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Behold the Glory of the Garbage Plate

Have you ever had a late-night moment of truth, usually after more than a couple drinks (if you’re of legal age, of course), where you look into the fridge and you think “oh yeah, I got this.” You’re the Gordon Ramsay of condiments, the Julia Child of leftovers, and that takeout box from a week ago? That’s definitely still okay to eat. You plop down on the couch with a plate of something, and it’s the most majestic, delicious thing you’ve ever eaten. You Fieri it up, you pound it down to Flavortown, and you wake up the next morning realizing that you ate a hot dog and mashed potato sandwich with pickles, barbecue sauce and some Kraft Singles, and, in a moment shared only between you, the cat and the carpet, you know it was delicious. Now, if you want that glorious experience in daylight, with other dignified humans in public, you need to head to Nick Tahou’s Hots in Rochester, New York. Their specialty? THE GARBAGE PLATE.

Yes, they make something called a Garbage Plate, and it’s a certified, glorified, delicious mess. It starts with a solid, starchy base—your choice of French fries, home fries, macaroni salad or baked beans. Then, you get your protein in the form of hot dogs, hamburgers or cheeseburgers plopped right on top, and finish it off with mustard, onions, hot sauce, ketchup, etc. Served with a side of Italian bread and butter, it’s both local legend and culinary tourist's destination, and while it miiight clock in around 3,000 calories, it’s a must-try if you’re in town. And while there’s been variation through the years with different additions and offerings, the current iteration of the Garbage Plate is an eternal masterpiece.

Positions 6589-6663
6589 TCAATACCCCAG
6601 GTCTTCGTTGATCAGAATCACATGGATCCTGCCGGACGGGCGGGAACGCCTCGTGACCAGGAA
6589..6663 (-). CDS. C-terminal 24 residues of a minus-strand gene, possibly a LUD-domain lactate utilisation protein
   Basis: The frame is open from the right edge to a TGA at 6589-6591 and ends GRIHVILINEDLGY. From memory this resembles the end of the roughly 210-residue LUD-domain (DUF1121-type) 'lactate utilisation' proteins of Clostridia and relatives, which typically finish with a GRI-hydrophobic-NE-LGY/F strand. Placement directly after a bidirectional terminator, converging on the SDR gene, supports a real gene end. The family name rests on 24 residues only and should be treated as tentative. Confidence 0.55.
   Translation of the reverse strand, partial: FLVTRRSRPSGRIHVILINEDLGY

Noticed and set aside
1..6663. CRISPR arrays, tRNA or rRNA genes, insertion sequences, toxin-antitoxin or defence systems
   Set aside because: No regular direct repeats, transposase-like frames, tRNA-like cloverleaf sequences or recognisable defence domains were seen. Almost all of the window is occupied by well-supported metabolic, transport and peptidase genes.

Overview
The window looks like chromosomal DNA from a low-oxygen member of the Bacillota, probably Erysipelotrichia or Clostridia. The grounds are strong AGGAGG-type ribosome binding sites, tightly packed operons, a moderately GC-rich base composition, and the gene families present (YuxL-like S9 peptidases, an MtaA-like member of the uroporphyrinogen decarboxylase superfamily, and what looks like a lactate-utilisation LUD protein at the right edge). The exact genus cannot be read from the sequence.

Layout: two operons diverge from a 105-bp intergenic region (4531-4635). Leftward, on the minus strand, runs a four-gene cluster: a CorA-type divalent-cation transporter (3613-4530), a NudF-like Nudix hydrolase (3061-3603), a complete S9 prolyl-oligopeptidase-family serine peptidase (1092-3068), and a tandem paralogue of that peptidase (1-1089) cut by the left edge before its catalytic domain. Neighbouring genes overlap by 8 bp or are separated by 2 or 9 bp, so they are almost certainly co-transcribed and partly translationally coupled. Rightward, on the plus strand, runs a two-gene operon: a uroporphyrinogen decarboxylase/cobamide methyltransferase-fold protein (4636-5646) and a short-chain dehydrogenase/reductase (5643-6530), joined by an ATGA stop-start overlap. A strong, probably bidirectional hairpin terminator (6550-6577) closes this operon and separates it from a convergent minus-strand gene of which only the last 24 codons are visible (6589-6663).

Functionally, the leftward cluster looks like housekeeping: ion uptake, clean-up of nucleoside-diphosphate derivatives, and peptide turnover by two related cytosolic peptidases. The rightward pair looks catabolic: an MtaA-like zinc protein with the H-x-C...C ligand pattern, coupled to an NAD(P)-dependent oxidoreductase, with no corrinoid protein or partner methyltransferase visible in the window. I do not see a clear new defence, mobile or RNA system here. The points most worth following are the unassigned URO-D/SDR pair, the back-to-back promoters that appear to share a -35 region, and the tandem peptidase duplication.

While the Garbage Plate is simple in concept, it is rich in meaning. Alex Tahou, current owner and Nick’s grandson, sees the Garbage Plate as emblematic of what food should be all about: the eaters, the customers, the people who make restaurants the cornerstones of their communities. The Garbage Plate provides the people of Rochester a lot of good, honest food for a reasonable price, and it stands for the very principles of American ingenuity and freedom. It stands for our duty and right to break down the barriers of what should and shouldn’t go together traditionally, of norms and standards of appearance and presentation, and celebrate that which matters most: taste. So the next time you microwave a late-night monstrosity, remember you aren’t alone. Whether at a table at Nick Tahou’s Hots or from the floor of some other apartment in some other city at 2 a.m., you’re in the great company of a nation of Garbage Platers. God bless America.

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